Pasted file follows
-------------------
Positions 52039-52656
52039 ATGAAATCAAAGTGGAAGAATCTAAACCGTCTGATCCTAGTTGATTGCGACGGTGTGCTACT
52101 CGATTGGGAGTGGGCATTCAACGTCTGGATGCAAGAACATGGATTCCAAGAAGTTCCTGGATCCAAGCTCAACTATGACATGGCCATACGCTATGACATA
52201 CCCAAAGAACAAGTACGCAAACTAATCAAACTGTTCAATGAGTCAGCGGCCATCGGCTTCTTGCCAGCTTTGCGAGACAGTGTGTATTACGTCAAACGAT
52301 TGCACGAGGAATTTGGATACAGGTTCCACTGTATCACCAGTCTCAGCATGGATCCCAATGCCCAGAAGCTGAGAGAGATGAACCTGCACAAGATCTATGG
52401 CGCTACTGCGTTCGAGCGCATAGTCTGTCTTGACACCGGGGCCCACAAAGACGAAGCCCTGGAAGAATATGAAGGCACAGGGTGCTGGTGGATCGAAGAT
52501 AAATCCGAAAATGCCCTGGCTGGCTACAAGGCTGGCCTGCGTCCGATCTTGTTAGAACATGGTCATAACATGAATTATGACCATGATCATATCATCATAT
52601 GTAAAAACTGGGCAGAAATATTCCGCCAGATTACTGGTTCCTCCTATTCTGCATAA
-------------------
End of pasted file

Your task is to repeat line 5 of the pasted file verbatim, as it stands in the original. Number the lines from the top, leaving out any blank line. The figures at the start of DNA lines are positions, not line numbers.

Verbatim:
52301 TGCACGAGGAATTTGGATACAGGTTCCACTGTATCACCAGTCTCAGCATGGATCCCAATGCCCAGAAGCTGAGAGAGATGAACCTGCACAAGATCTATGG